Our View: Farm bill provides stability in uncertain times
The 2018 farm bill that awaits President Donald Trump’s signature provides farmers with policy certainty in an environment awash with risk. The president ought to sign the legislation to reward farmers and rural voters who overwhelmingly supported him in the 2016 general election.
The Agricultural Improvement Act of 2018 will disappoint farmers who wanted meaningful policy reforms and taxpayers who want their money more efficiently spent. However, it was unrealistic to expect that from a lame-duck Congress fractured by partisan bickering.
The legislation does nothing to correct an incredible flaw contained in the 2014 law. Farmers will continue to receive less taxpayer money in bad economic times and more when markets are better.
However, there is much to like about the legislation. The Dairy Margin Protection Program — designed to help producers struggling with low milk prices — is better targeted to help small- and mid-size herd owners.
The crop insurance program, which protects farmers from weather disasters, is mostly unchanged. The program saves taxpayers in the long run because it makes ad-hoc appropriations to offset weather disasters mostly unnecessary.
Farmers who cannot plant crops due to weather will have the opportunity to receive conservation payments on the impacted land if they agree to plant grasses on it.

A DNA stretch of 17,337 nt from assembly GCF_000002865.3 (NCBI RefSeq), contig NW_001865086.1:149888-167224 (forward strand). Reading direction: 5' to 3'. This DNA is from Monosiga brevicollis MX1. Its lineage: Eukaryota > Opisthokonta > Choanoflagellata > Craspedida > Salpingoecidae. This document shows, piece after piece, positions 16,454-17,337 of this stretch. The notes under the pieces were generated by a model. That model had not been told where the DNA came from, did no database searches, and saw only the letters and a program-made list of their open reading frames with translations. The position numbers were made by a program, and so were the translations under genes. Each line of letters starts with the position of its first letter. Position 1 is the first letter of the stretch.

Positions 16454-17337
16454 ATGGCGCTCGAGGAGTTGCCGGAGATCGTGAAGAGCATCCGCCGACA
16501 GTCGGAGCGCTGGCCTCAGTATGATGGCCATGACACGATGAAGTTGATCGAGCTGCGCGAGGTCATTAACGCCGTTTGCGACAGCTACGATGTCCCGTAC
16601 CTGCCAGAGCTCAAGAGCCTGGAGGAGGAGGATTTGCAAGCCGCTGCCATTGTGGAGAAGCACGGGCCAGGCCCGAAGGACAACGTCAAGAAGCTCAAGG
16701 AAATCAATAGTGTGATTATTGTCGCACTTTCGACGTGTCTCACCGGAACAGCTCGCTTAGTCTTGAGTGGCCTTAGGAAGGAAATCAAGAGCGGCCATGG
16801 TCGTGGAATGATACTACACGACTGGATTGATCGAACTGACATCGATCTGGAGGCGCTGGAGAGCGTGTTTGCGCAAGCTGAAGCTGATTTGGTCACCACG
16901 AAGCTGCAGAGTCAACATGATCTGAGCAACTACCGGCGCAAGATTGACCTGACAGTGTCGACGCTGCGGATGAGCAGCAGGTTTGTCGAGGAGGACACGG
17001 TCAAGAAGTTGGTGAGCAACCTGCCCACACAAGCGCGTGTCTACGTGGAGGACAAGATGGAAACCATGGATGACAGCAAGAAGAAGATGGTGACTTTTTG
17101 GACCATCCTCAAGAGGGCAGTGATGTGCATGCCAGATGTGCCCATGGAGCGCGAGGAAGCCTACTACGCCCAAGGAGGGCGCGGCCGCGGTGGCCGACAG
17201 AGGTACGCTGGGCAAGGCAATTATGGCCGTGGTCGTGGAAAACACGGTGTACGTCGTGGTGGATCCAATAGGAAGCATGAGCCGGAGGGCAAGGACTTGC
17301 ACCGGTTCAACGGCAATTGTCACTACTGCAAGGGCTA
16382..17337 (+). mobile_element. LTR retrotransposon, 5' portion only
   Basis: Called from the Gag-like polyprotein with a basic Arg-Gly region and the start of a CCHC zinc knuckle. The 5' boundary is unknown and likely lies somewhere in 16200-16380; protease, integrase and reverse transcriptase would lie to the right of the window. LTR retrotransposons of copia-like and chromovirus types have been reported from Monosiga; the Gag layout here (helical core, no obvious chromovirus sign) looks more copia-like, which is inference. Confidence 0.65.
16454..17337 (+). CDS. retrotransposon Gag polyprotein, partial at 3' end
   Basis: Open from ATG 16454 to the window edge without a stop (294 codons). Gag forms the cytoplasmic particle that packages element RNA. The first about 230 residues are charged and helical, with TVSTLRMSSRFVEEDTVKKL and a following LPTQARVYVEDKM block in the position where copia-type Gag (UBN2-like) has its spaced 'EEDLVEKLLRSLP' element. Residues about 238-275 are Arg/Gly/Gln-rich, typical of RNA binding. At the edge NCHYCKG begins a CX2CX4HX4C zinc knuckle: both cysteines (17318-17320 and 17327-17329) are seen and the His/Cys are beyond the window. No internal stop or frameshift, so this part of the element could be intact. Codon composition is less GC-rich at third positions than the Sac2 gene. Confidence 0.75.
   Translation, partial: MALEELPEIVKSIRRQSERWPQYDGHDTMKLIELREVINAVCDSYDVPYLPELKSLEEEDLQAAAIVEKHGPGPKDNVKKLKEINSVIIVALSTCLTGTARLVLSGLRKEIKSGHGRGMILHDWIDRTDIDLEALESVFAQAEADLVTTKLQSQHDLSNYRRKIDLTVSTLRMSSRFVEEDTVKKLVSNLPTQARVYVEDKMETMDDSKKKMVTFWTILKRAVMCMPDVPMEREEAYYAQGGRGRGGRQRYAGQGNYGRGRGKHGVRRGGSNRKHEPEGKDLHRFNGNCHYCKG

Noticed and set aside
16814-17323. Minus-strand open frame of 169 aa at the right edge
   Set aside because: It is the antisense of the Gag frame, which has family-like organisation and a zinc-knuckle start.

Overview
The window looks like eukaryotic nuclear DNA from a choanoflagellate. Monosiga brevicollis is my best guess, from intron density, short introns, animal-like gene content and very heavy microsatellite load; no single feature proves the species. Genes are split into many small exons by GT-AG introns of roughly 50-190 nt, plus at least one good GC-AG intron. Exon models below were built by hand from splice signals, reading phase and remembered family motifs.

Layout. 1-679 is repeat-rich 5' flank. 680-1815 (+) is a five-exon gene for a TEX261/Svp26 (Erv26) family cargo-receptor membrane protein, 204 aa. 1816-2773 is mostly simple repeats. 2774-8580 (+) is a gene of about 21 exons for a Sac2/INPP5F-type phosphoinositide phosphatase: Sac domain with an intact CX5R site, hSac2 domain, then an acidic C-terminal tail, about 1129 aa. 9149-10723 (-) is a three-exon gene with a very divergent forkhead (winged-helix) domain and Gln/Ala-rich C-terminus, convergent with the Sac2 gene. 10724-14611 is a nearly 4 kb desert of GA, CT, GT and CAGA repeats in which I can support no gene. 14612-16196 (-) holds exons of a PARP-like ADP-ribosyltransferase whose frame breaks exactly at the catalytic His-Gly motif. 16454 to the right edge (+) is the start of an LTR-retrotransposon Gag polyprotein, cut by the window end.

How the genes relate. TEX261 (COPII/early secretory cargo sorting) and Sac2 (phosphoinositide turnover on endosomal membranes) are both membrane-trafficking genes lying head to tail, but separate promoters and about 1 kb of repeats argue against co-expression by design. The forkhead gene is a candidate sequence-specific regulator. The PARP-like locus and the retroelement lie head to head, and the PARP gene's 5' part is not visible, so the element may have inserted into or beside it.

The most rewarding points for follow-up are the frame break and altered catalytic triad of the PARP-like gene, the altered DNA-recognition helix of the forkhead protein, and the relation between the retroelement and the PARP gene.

Congress avoided a huge mistake when it backed away from eliminating the Conservation Reserve Program, which is credited with protecting water quality. For the most part, conservation efforts received modest funding increases.
However, bill writers fumbled an opportunity to boost the Conservation Reserve Program, which is designed to take fragile land out of crop production. The program, which provides farmers with annual payments to retire land, will increase enrolled acres from 24 million to 27 million.
Congress also acted to increase loan rates through the Commodity Credit Corporation. The CCC loan program provides credit-needy farmers with short-term operating loans. The loan collateral is bin-stored, unsold grain. The loan rate for corn is increased from $1.95 per bushel to $2.20; from $5 for soybeans to $6.20; and from $2.94 per bushel for wheat to $3.38.
The legislation does little to make taxpayers’ dollars go further by taking no action to limit federal payments to farmers who need help. Farmers with adjusted gross annual income of $900,000 or more won’t be eligible to receive program payments.
Reformers will have to wait. The measure that awaits Trump’s signature is a continuation of the status quo.
Federal farm programs were initiated during President Franklin Roosevelt’s administration in the 1930s for the purpose of ensuring a bountiful supply of food while keeping families on farms.
Programs have been adjusted in the intervening years with mixed results. The farming population has declined to less than 1 percent; Consumers spend less of their disposable income on food purchases in the United States than elsewhere.
It would be wrong to say U.S. farm policy has been successful. The 2018 bill is perhaps the best that could have been hoped for. President Trump should sign the legislation to provide farmers a small measure of certainty in a business environment drenched in risk.